Members of KPK, CeeFu (Crystal S. Anderson, PhD), Nunee (Kaetrena Davis Kendrick, M.S.L.S.) and JaeHoon (Mark Byon) presented at KPOPCON12, the first collegiate conference on Kpop at University of California at Berkeley on January 28, 2012. Our presentation, Hello Hallyu: Kpop Fictions, Facts and Fans in the Global Academy, covered questions about Kpop fans, artists and the industry.
KPK focused on three main areas:
- what fans say about Kpop
- Kpop within a Korean American/American context
- evaluating sources of Kpop information
Watch the highlights from our presentation!
You can also view the companion Prezi presentation in full here.
KPK’s presentation centered on Adeline Chia’s article, “Sick of K-pop Cult,” published in Straits Times on December 8, 2011. This article, widely circulated throughout the Internet, caused quite the stir among Kpop fans. KPK members saw it as the perfect touchstone for our presentation, as it included many of common criticisms of Kpop.
You Better Ask Somebody!: Kpop Fans Speak
One of the things Chia fails to do in her piece is interact with fans, the very subject of her article. CeeFu shared some of the results of KPK’s ongoing scholarly research on fans of Kpop. Using data collected by two KPK surveys on Kpop, she revealed some surprising results on what Kpop fans think about Kpop, and why. She covered favorite groups, both in general and by country, and shared some of the top reasons why Kpop fans outside of Korea like it. Fans routinely state that they like Kpop for the quality of the music and dancing, the variety of concepts, the interaction among members of groups and the fandom itself. Fans even have reasons why they do not like certain groups, and they talk about them in rational ways. Many of these results challenge Chia’s assumptions in her piece. You can view CeeFu’s full presentation here.
Point of Entry for Kpop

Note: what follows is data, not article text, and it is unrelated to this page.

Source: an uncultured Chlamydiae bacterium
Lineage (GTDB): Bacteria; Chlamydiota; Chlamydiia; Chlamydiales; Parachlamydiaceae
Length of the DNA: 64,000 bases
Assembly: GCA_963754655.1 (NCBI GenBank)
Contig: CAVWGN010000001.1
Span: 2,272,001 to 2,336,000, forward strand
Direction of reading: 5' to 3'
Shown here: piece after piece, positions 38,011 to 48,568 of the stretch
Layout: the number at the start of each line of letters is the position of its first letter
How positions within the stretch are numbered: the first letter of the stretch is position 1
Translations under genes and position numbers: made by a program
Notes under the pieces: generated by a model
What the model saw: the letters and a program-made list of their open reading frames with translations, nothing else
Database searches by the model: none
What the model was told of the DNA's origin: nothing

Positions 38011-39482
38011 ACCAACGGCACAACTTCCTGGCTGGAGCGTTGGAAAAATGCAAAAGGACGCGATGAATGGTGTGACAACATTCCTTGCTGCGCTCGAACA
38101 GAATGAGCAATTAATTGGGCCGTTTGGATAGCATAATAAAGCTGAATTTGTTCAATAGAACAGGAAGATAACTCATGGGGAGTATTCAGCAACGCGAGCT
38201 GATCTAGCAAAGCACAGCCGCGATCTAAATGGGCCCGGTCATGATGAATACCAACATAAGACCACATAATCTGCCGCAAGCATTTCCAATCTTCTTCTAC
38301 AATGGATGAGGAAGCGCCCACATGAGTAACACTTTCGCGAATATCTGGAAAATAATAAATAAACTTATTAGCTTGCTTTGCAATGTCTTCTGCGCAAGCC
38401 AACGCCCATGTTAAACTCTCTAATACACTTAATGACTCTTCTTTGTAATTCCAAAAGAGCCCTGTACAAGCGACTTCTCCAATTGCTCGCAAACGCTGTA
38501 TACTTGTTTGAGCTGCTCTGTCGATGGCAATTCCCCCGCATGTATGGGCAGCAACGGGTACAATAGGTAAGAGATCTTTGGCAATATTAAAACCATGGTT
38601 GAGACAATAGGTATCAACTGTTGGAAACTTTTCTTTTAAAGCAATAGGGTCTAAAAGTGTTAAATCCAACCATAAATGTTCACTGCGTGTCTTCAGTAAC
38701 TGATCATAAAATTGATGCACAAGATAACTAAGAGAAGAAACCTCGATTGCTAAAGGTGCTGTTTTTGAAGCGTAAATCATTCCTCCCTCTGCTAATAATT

Chia describes Kpop and its fans in one way: overwhelmingly negative. JaeHoon looks at the variety of meanings for Kpop when it enters an American context. He examines the presence of Asian popular culture in American popular culture, and what that means for the visibility of Asian Americans. If Asian Americans tend to be invisible in American culture, how does Kpop fare? He also touched on the impact of hybridity, or the fact that Kpop represents a mixture of Korean and American cultures, and that Kpop uses American cultural forms to speak to issues relevant to Koreans and Korean Americans.
510-114: What’s the 411?
Chia’s article is just one example of the kind of reporting that goes on in Kpop, reporting that fans should know about as they get information about their favorite groups. Nunee reveals that Kpop sites often do not operate according to a standard, so it is up to fans to decide on the validity of what they read. She presented examples of how individuals play fast and loose with credentials and shaky ethics that include instances of censorship and gatekeeping, or controlling the release of information. She provided tips for fans on how to evaluate their sources of Kpop information.
But wait, there’s more! After the presentation, KPK made new friends: Sandra Park and Regina Oldham, pictured above. We continued our conversation about Kpop long after the presentation!
This was KPK’s debut at a major conference, and we once again thank Wes Jackson and his colleagues for inviting us to KPOPCON12!